Inflation: Impact & Opportunity to Your BusinessApr 7, 2022
Every business, customer and consumer is being impacted by inflation. Especially in small and mid-market companies, thin margins are quickly evaporating, and the usual and expected financial structures and models are changing. In this article, let’s explore the impact of inflation and discuss strategies and tactics to realize opportunities. From re-evaluating pricing models to vendor and supply chain relationships to even how your company is structured for success, now is the time to scrutinize parts of a company that sometimes don’t get addressed more firmly.
Inflation is the rate at which the general level of prices for goods and services rises.
The main effect of inflation is that it makes the buying power of money decrease over time. If a company wants to buy the same amount of raw materials, machinery, or other products today as it did last year, then it will have to pay more for them.
The impact on small businesses varies depending on their type of business. For example, if they are wholesalers, they will see an increase in the price of their goods without any change in their cost to profit from it. On the other hand, if they are retailers, then inflation will affect them negatively because their costs go up but their revenue doesn’t change because people won’t be able to afford their products as easily.
The Opportunities Inflation Creates For Your Business
There are many things businesses simply can’t control where inflation is concerned. Costs of goods rise, consumer attitudes change, vendors and trusted suppliers go through their own difficult situations. But there are opportunities inflation presents:
- Pricing model
- Cost Structure
Many small and mid-market businesses are simply under-charging for goods and services. The trepidation that customers will balk at modest price increases or will abandon you for somebody less expensive can keep us locked into low-margin price points. In times like inflation, it’s an opportunity to make some corrections to your pricing model. If you use a fixed pricing model, it might be time to increase your prices. If you are using a variable pricing model, you can adjust your prices according to changes in market conditions. This may mean you raise prices that are overdue for an increase, or you commit to lowering prices again when inflation goes down.
Some businesses must pass on increases to the customer. A transportation company can’t absorb a tremendous surge in gas prices without increasing prices. Your customers will almost certainly understand.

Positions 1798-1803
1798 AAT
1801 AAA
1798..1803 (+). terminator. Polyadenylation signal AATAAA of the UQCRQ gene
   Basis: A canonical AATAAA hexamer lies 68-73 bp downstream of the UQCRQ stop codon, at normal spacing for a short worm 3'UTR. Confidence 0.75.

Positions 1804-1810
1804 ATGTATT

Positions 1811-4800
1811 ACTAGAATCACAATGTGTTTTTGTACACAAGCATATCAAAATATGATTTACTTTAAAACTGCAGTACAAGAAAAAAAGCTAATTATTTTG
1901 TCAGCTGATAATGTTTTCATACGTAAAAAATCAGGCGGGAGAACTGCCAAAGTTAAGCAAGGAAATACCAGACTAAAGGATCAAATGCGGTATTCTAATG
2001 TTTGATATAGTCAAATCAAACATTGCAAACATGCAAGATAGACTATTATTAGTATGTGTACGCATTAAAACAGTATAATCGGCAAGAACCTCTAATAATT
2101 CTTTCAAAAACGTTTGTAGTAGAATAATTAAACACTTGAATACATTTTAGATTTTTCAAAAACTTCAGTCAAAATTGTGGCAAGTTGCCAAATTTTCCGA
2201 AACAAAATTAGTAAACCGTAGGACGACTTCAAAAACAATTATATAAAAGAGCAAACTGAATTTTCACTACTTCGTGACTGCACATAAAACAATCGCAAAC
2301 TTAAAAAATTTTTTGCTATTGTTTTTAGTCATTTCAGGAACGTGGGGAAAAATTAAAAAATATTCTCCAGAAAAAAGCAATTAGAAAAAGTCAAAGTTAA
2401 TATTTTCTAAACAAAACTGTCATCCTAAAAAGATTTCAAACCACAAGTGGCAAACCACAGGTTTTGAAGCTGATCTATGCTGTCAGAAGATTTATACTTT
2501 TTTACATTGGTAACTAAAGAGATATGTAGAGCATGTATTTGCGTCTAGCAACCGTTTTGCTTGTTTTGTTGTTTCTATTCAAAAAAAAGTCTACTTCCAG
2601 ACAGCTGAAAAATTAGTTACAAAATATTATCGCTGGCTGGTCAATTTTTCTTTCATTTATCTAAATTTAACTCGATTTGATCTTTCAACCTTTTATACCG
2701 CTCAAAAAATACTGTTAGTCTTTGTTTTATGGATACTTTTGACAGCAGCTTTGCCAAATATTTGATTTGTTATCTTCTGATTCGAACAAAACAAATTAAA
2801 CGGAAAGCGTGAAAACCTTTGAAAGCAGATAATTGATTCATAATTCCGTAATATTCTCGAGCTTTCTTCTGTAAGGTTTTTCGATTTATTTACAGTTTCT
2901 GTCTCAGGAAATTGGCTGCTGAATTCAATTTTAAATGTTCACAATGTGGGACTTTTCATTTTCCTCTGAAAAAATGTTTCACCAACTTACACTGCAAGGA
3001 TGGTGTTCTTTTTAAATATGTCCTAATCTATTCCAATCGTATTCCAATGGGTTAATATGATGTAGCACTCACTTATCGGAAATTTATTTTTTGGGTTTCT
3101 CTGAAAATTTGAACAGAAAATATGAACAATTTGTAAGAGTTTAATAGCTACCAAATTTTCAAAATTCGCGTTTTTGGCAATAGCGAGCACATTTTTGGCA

Now is also an excellent time to review low-performing contracts and consider weeding them out or renegotiating. Low-paying customers can take up nearly as much time and effort as more profitable customers for many service providers. If you’ve been reticent to cull your customer list, now is a good time to consider it.
Evaluate the way your company allocates its costs among its various departments. The cost of each department may be allocated based on the percentage of sales, the amount of production, or some other measure. If you’re unsure of those allocations, it’s a sign to calibrate your financial functions. Your CFO should take the lead in helping to achieve this.
There are two types of cost structures: variable and fixed. A variable cost structure is when the costs change with changes in production or sales volume, such as materials used, electricity usage, and employee wages. Fixed costs do not change when production or sales volume changes, such as rent and insurance premiums.
Some fractional or consultative relationships can be especially valuable during inflation, as they protect you from significant overhead but can deliver the expertise and leadership your business requires.
Our advice is to explore your costs in-depth. Are there any expenses that aren’t critical to the business? Look to reposition yourself where you come out of a challenging situation with a strong financial position, engaged employees, and solid but sensible vendor relationships.
We saw during the pandemic how companies found new opportunities through innovation—offering new services or products or transitioning to new delivery or service models.
Smart companies will innovate during inflation too. Make yourself as valuable as possible to your customers, and create new pathways to revenue with new customers. Consider modifying a service you offer to have a “lite” version that can be profitable but perhaps more affordable for customers. Or create a “premium” version with faster delivery or additional services at a higher price point. Bundle existing products together into a new package. The point is, constraints can create opportunity.
Customers will understand price increases or modifications to what they typically experience – but they’ll really appreciate being made aware first. They may not be happy, but they’ll understand.
Be transparent with customers and let them know the realities:
- Prices are increasing by some amount
- The price increase will go into effect on some specific date
- While it’s not necessary, customers may appreciate knowing more about why your prices are increasing.
- If you plan to bring prices back down in the future, say so – even if you’re unsure when.
The opportunity to reinforce a culture of authentic, transparent customer communication can go a long way to creating long-term satisfaction and confidence.
Inflation won’t last forever – even if it sometimes feels like it. Is it a little scary out there right now? Yes, it is. But it doesn’t have to be when you plan, prepare and position your company for long-term, sustainable success. With the right leadership and approach, inflation can be a catalyst, not a catastrophe.